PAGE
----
This can be particularly valuable for those running their own businesses, as it is a way of gaining control over the operational base – and of paying rent to your own pension scheme in addition to ordinary pension contributions, which are now limited to a maximum of £50,000 a year.

Professional advice is essential
When it comes to looking after our retirement planning and investments, vigilance and professional advice are essential. If you are wondering what to do, contact Robert Bruce Associates for individual assistance.

NOTHING IN THIS ARTICLE SHOULD BE SEEN AS GIVING INDIVIDUAL FINANCIAL ADVICE.

Do you have money abroad?

For decades, some better-off investors have kept money in overseas banks – most popularly in Switzerland – that offered a high degree of discretion over the details. Whatever the reasons – perhaps for flexibility when travelling abroad, or simply to have money that is not subject to the vagaries of sterling’s fluctuations – this has made it difficult for the UK tax authorities to obtain their ‘pound of flesh’ on any income generated.

While it may appear a good idea for all of us to minimise the amount of tax we pay, this must be legitimate tax avoidance rather than tax evasion. Unfortunately, some investors may inadvertently have forgotten to include their overseas earnings in their UK tax declarations, or not even realised that it was necessary to do so.

Estimating that it is missing out on massive potential amounts of money, HM Revenue & Customs (HMRC) has therefore entered into an agreement with the Swiss banks that will enable it to collect money due to it.

The end of an era
Swiss banks are not suddenly going to start proactively telling UK authorities about those who hold accounts with them. It will, however, soon be possible for HMRC to ask them for information about specific UK taxpayers. This must be targeted at individuals; it will not be possible for the UK’s tax authorities to go on ‘fishing expeditions’ to see who they can catch, as the number of requests will be limited to 500 a year.

The new arrangement
Exception for UK-based Swiss banking customers who already co-operate fully with HMRC (these individuals exempt from the scheme) the accounts that UK customers hold with Swiss banks will, from May 2013, be subject to a new withholding tax on future investment income and capital gains.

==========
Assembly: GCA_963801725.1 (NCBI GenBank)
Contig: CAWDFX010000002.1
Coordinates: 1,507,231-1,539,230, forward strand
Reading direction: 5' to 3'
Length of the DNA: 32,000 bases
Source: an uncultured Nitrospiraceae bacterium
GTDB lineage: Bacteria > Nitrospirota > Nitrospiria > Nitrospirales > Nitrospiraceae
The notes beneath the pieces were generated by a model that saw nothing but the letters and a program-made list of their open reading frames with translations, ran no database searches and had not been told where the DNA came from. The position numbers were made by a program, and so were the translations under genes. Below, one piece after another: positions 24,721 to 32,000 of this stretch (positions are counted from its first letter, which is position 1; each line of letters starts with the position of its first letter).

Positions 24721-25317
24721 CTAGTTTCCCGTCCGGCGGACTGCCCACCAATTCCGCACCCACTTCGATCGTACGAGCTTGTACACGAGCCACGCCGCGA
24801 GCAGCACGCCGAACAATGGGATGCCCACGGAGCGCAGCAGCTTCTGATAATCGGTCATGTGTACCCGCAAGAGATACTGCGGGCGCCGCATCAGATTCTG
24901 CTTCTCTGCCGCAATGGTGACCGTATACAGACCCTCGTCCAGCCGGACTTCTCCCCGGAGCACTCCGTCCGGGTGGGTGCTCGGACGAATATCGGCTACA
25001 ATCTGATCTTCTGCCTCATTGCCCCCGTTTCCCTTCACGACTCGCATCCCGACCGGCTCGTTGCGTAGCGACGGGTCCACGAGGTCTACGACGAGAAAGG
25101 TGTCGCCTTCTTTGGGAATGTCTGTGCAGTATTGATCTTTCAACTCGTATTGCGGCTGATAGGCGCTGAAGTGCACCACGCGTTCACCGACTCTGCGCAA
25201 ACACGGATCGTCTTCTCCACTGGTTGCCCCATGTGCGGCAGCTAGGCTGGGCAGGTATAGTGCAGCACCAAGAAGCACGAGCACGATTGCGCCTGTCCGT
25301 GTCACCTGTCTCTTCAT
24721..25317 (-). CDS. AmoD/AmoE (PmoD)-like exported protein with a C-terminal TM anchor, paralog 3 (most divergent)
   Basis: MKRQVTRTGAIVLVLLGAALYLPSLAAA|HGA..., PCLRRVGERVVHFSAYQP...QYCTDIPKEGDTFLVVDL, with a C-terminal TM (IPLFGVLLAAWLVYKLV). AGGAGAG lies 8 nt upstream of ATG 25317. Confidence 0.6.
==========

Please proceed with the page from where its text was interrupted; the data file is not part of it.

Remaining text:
The tax will be 48% on interest and 40% on dividends, while capital gains will be subject to tax at 27%.

It is hoped that the deal will bring in as much as £6 billion to the Treasury, which should go some way towards making good the money lost to the country through tax evasion (estimated at £14 billion in 2008).

What about past income and gains?
As part of the deal struck with the Swiss banks, a non-specific payment will be made by the banks to HMRC of £384 million to cover past liabilities and all historic liabilities prior to that date will thereby be considered as having effectively been paid.

In order to avoid ‘hot’ money being moved to alternative banking tax havens in advance of the new arrangement starting, the Swiss banks have agreed to tell HMRC should customers try to move money away from them.

Defending your money against tax
Perhaps the most effective (legal) way to shelter money against UK income and capital gains tax is by using tax-efficient schemes such as Individual Savings Accounts (ISAs) and pensions, although there are alternatives including premium bonds and – for those prepared to accept a far higher level of risk – Enterprise Investment Schemes and Venture Capital Trusts.

Professional advice is essential
When it comes to looking after our retirement planning and investments, vigilance and professional advice are essential. If you are wondering what to do, contact Robert Bruce Associates for individual assistance.

NOTHING IN THIS ARTICLE SHOULD BE SEEN AS GIVING INDIVIDUAL FINANCIAL ADVICE.